SMEs are most vulnerable to fraud when taking online payments, the Forum of Private Business (FPB) has warned this week.
If credit card information has been stolen and used to place an order, the merchant may have to refund expenses as well as paying a chargeback fee if the legal cardholder refuses to pay.
Small businesses are also susceptible to suffer when potential fraudulent activity occurs but is not proven.
Online banking fraud on the whole has fallen in the UK by approximately 33% when comparing the first 6 months of 2011 to the same period in 2010. £24.9 million was lost in the period in 2010, compared to £16.9 million for this year. Debit and credit card fraud has also fallen to its lowest level for 11 years as a consequence of chip and pin technology being implemented, but attempts to hack in to customer accounts, steal identities and forge payments are on the increase.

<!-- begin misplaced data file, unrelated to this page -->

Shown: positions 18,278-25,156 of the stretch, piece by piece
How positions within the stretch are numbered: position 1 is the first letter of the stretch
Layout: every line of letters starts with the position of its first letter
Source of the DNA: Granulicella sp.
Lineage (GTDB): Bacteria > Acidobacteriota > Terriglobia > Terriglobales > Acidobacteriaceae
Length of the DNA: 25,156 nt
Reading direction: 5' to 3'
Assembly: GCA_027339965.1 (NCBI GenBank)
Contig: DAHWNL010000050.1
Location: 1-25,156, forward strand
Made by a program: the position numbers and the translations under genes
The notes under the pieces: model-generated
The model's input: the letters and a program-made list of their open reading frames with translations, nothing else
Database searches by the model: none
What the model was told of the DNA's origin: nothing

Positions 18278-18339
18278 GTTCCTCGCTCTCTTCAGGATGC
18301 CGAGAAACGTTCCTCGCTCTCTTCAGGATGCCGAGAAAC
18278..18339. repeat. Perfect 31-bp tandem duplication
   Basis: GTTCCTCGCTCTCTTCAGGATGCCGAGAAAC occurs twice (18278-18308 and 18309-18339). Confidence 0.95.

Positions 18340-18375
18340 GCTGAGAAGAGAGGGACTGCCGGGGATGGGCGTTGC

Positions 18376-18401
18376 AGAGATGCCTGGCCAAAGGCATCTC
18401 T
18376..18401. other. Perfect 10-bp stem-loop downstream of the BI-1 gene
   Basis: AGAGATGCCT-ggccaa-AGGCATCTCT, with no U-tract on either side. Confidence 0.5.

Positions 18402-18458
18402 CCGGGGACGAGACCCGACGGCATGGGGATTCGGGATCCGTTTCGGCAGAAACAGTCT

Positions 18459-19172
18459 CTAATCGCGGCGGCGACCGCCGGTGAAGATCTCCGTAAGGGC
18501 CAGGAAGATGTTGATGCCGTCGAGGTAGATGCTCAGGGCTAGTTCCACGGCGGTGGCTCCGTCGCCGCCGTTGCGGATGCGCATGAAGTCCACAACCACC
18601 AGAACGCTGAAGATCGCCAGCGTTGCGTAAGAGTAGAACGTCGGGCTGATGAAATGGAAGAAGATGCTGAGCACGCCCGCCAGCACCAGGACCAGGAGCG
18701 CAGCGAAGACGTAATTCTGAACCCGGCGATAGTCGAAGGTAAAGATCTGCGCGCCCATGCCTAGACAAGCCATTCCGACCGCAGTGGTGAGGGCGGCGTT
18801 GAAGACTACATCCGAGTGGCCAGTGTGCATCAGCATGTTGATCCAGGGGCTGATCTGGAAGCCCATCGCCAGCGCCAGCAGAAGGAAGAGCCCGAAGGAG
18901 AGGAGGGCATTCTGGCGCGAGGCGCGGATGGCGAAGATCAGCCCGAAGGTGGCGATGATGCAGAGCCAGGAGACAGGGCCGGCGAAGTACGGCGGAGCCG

The Forum’s partner and adviser on merchant services, Richard Bradley, warned, "Card fraudsters are like a virus in that they change and adapt to the conditions they face and it is important to be vigilant in order to minimise the risks of being hit".
The FPB advised that SMEs should ‘be prepared’ and stay vigilant. It also issued a checklist of questions to be asked to assess whether mail order fraud is occurring, see their website here for how you can protect your SME.
There have been five quarters of continued growth in amount of advances issued through invoice finance facilities such as invoice factoring and invoice discounting.